When the $1.9 trillion American Rescue Plan (ARP) achieved final passage on March 10th, it did so almost exclusively along party lines. I say "almost" because there was a single Democratic House member who voted against it: Representative Jared Golden (ME-02).
I fully understand the tightrope that some swing district Dems have to walk. To his credit, Rep. Golden voted to impeach Donald Trump not once, but twice (though he only voted in favor of one of the 2 articles of impeachment against him the first time around). I certainly don't expect every single Democrat to vote the party line on every single bill.
In the end, the bill passed anyway, if only by a handful of votes; my guess is that he even received Speaker Pelosi's unofficial blessing to vote against it, as long as she knew for sure it would pass regardless.
Everyone who spread this disinformation was getting both the numerator and the denominator wrong. In short, they were claiming that the federal government was going to spend up to $53 billion to provide healthcare coverage to a mere 1.3 million people for as little as a six-month period (which would amount to an insane $80,000 per year apiece if true...which it isn't).
As I explained in painstaking detail, the actual amount being spent per person is more like $3,300 apiece for anywhere from 14.2 million to 18.6 million people depending on whether you're going by the House or Senate CBO score (and the final version of the ARP was the Senate version).
NOTE: SEE SUMMARY TABLE IN UPDATE ALL THE WAY AT THE END.
I'm doing my best to stop myself from putting my head through a wall this weekend.
You may have seen this viral tweet making the rounds over the past day or so:
The Democrats just spent $52 billion to subsidize COBRA for 1.3 million people until September. That’s $40k per person for less than 6 months of health insurance. Most countries spend about $5-6k per person per year for universal healthcare.
This was posted at 12:22pm on Friday, March 12th, 2021. It's still live as of 11:00am on Sunday the 14th, has over 32,700 Likes and has been retweeted over 7,300 times as of this writing, but in case it's deleted by the time you read this, here's a screen shot:
It's important to note that the following guidelines only apply to residents of the 36 states hosted via HC.gov. The timing, policy and procedures for the new/expanded subsidies for residents of the 15 states which operate their own ACA exchanges may vary.
The short version is that because his income is so low, he normally wouldn't be eligible for ACA subsidies...except because he lives in Maryland, a Medicaid expansion state, he would normally be eligible for Medicaid...except that because he's an immigrant who's been in the United States for less than five years, he isn't eligible for Medicaid...except that, thanks to an obscure provision baked into the Affordable Care Act, he is eligible for ACA subsidies after all!
‘(B) SPECIAL RULE FOR CERTAIN INDIVIDUALS LAWFULLY PRESENT IN THE UNITED STATES.—If—
‘‘(i) a taxpayer has a household income which is not greater than 100 percent of an amount equal to the poverty line for a family of the size involved, and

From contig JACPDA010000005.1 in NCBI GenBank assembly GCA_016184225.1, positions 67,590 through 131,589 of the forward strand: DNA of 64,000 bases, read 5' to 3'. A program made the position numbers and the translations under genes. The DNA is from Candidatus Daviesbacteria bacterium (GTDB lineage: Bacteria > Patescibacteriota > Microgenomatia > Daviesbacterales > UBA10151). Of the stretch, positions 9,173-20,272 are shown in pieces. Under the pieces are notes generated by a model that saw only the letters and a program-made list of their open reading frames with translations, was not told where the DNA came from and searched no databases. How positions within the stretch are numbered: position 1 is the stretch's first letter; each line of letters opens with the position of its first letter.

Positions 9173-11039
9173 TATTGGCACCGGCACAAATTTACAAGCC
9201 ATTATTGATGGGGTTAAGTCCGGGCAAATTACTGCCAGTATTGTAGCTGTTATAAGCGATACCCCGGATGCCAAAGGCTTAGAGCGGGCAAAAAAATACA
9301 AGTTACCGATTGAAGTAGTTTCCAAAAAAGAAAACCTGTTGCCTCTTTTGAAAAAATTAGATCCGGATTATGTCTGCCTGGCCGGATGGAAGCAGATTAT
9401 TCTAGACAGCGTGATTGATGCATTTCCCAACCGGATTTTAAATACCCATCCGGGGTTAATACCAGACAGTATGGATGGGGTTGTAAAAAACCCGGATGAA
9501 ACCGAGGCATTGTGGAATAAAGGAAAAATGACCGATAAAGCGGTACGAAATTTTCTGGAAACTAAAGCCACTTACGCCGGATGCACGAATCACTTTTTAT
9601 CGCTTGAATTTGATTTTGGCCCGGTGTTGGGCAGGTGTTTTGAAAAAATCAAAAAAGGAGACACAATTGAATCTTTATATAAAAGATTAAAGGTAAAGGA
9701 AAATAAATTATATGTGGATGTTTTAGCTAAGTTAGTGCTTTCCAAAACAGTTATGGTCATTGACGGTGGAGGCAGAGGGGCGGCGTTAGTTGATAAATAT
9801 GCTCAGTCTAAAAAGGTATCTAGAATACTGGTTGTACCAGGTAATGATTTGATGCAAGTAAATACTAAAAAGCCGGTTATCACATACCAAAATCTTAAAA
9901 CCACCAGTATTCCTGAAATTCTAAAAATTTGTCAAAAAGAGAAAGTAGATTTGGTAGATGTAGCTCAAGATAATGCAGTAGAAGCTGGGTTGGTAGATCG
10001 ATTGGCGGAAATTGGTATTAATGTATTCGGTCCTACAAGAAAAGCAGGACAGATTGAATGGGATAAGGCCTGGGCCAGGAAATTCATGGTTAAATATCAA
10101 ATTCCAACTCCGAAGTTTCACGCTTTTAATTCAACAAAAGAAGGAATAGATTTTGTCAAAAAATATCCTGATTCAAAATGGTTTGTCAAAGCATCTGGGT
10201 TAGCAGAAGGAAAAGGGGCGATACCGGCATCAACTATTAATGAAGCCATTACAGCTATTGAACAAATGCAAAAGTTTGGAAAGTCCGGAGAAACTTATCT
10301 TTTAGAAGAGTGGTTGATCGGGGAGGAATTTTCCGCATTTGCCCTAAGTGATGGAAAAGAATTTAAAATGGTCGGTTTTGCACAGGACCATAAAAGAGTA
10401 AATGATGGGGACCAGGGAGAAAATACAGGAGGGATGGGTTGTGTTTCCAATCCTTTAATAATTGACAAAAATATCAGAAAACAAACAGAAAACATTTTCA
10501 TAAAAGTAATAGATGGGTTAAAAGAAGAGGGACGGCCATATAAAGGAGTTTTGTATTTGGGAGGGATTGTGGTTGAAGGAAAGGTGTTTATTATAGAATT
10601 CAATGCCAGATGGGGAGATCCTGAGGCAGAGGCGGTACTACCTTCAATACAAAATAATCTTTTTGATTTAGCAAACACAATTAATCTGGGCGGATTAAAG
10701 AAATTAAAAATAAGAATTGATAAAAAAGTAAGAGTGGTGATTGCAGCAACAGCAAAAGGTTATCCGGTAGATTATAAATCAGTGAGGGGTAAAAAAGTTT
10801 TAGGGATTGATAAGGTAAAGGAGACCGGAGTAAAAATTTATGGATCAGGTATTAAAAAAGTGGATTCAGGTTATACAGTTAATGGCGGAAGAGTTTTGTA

During the early days of the Affordable Care Act (and again during the insane "Repeal/Replace" saga of 2017), one of the dumbest and most disingenuous talking points of Republicans was to attack the ACA for being "too long."
I'm quite serious...many Very Serious Conservatives stroked their beards and wrung their hands over the sheer length of the ACA's legislative text (officially around 2,700 pages, though if you includ the mountain of regulations which are included with any major bill impacting hundreds of millions of people it could theoretically be tracked at 20,000 pages or so).
In early February, I posted a deep dive into HR 369, the Health Care Affordability Act, and how it would reduce net ACA premiums by permanently eliminating the income "subsidy eligibility cliff" (#KillTheCliff) and making the underlying subsidy formula more generous for all enrollees (#UpTheSubs).
I'm re-posting an updated, modified version of this analysis for two reasons:
First, because HR 1319, the American Rescue Plan, is about to actually pass and be signed into law, with a slightly different formula from HR 369 embedded within it (if only for two years).
Second, because my earlier analysis also threw in two other subsidy enhancement tables which confused the issue (California's state-based subsidies, and the predecessor to HR 369, both of which are/were less generous)
In this version I'm using the actual Advanced Premium Tax Credit (APTC) table under the American Rescue Plan, and I'm cutting out all references to the other two tables to avoid confusion.
Nearly every state (+DC) has re-opened enrollment on their respective ACA exchanges in response to both the ongoing COVID-19 pandemic and the American Rescue Plan (ARP), which substantially expands and enhances premium subsidies to millions of people!
If you've never enrolled in an ACA healthcare policy before, or if you looked into it years ago but weren't impressed, please give it another shot now. Thanks to the ARP (and some other reasons), it's a whole different ballgame this spring & summer.
Here's 10 important things to understand when you #GetCovered:
In 2019, CMS (2020b) began publishing its Quality Rating System (QRS) for incumbent insurers who sell qualified health plans in the individual market. This information includes scores for medical care, member experience, and plan administration which are then rolled up into an overall, global quality rating (GQR). Recent research has shown notable variation by plan characteristics for behavioral health quality (Abraham, et al., 2021) and plan administration scores (Anderson, et al., 2020). CMS hopes this information is used by consumers to make enrollment decisions.